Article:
Postcard showing the Old Toll House on the Left
On another occasion he ran up an account which became extended with a lady who owned a small shop in the village. Eventually the lady decided that things had gone far enough and decided to ask Sandy for the money that was owed. She went to his home one evening and asked if he could not pay his account and when Sandy asked the amount and was told he looked at her and said, “Sandy Miller, he’ll soon pay that; he’ll tak a wee penknife and he’ll cut his throat, and that’ll soon pay that.” The woman became so frightened that she left the house and never went back to claim the outstanding amount and as far as is known the account was never paid!
He was however, not slow, in demanding payment if someone owed him money. One day he was standing at his door when a young man named McCowan passed by. Sandy called to him and said, “Man, I’m not busy at present and if you want a pair of shoes I could get them done for you soon and make an extra good job of them.” McCowan said that he was not exactly in need of a pair of shoes at the time and money was not very plentiful either. Sandy told him not to bother about the price of the shoes saying, “For man, I’ll gie ye credit till ye think shame o’t.” McCowan then allowed Sandy to measure his feet and a few days later brought the shoes to McCowan’s home.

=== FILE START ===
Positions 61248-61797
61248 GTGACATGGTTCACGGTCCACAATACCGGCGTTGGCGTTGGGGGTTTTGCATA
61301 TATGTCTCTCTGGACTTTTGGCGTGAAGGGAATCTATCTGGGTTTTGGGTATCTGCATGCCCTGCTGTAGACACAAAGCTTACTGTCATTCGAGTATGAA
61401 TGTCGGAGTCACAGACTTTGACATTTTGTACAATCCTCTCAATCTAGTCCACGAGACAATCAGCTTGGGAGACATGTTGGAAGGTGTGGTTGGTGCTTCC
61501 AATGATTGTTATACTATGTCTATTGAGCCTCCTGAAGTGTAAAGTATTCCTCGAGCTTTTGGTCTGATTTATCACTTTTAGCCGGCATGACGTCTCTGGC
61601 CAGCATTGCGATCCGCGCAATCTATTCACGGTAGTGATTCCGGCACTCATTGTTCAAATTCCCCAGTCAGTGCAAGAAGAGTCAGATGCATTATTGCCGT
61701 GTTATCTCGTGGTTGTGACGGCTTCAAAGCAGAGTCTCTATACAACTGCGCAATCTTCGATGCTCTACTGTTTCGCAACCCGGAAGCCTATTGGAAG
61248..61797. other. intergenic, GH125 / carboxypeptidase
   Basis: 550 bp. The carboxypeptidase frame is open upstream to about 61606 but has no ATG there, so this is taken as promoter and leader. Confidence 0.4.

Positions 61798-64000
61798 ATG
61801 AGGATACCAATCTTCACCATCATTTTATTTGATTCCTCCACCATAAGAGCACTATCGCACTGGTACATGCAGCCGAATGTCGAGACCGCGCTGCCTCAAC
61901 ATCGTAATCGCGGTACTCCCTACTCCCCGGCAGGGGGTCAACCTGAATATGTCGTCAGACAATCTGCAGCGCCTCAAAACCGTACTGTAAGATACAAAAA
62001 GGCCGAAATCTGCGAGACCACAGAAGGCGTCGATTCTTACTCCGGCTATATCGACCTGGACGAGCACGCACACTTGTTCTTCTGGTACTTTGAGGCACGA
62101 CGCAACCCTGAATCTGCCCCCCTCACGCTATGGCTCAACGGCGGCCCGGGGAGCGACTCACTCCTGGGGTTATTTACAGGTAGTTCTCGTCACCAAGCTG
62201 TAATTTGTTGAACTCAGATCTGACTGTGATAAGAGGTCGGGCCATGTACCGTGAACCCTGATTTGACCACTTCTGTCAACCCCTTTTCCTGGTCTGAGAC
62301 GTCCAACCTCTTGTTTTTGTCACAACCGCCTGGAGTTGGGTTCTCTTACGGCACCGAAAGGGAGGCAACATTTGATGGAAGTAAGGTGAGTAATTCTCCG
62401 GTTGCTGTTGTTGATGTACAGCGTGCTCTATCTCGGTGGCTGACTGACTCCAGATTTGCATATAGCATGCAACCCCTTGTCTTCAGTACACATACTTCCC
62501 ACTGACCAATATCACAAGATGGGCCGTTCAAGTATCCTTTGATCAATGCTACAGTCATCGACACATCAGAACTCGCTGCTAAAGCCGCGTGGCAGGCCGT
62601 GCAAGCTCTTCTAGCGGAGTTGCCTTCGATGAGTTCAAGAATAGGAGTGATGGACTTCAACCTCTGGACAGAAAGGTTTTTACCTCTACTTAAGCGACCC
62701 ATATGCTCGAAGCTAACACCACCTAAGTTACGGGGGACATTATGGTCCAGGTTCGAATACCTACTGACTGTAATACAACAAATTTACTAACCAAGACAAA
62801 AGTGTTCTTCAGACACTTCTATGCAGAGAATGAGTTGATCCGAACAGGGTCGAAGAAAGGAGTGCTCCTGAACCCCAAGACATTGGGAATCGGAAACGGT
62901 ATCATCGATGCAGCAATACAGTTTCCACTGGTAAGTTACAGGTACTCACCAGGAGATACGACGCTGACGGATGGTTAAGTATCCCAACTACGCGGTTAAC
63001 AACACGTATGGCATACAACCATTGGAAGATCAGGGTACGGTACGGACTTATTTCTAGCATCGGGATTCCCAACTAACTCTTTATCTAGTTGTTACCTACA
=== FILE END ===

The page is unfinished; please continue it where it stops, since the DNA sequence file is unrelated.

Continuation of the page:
A couple of days after this McCowan and a number of young men were standing at the turnpike gate when Sandy came out of the Tollhouse and called out for all to hear, “McCowan, when are you intending to pay for the shoes I made for you?” and then returned to the Tollhouse. McCowan told his friends about the arrangement he had made with Sandy and all said that if they were in McCowan’s place they would not pay until they were forced. McCowan said that he would pay sometime but not as soon as he would have done had Sandy not affronted him in the company of his friends.
Sandy had a very peculiar temperament and sometimes his tongue would scarcely stop. He would speak throughout the whole day and no-one else could get a word in at all. At other times he would go to his bed and not leave it for days at a time. During these times he would address his wife in the following manner: “Oh aye, Maggie Miller. You have had a fine time o’ it since Sandy Miller married you. Oh aye, but ye’ll no hae Sandy Miller for lang noo. Sandy Miller’ll soon be deid, and Maggie Miller’ll ken what the world is syne. Oh aye, Maggie Miller, when Sandy Miller’s deid ye’ll hae tae live in a garret room in Donald Vonie’s entry!” This was one of the village lanes leading from Drummond Street to the fields on the north side of the village.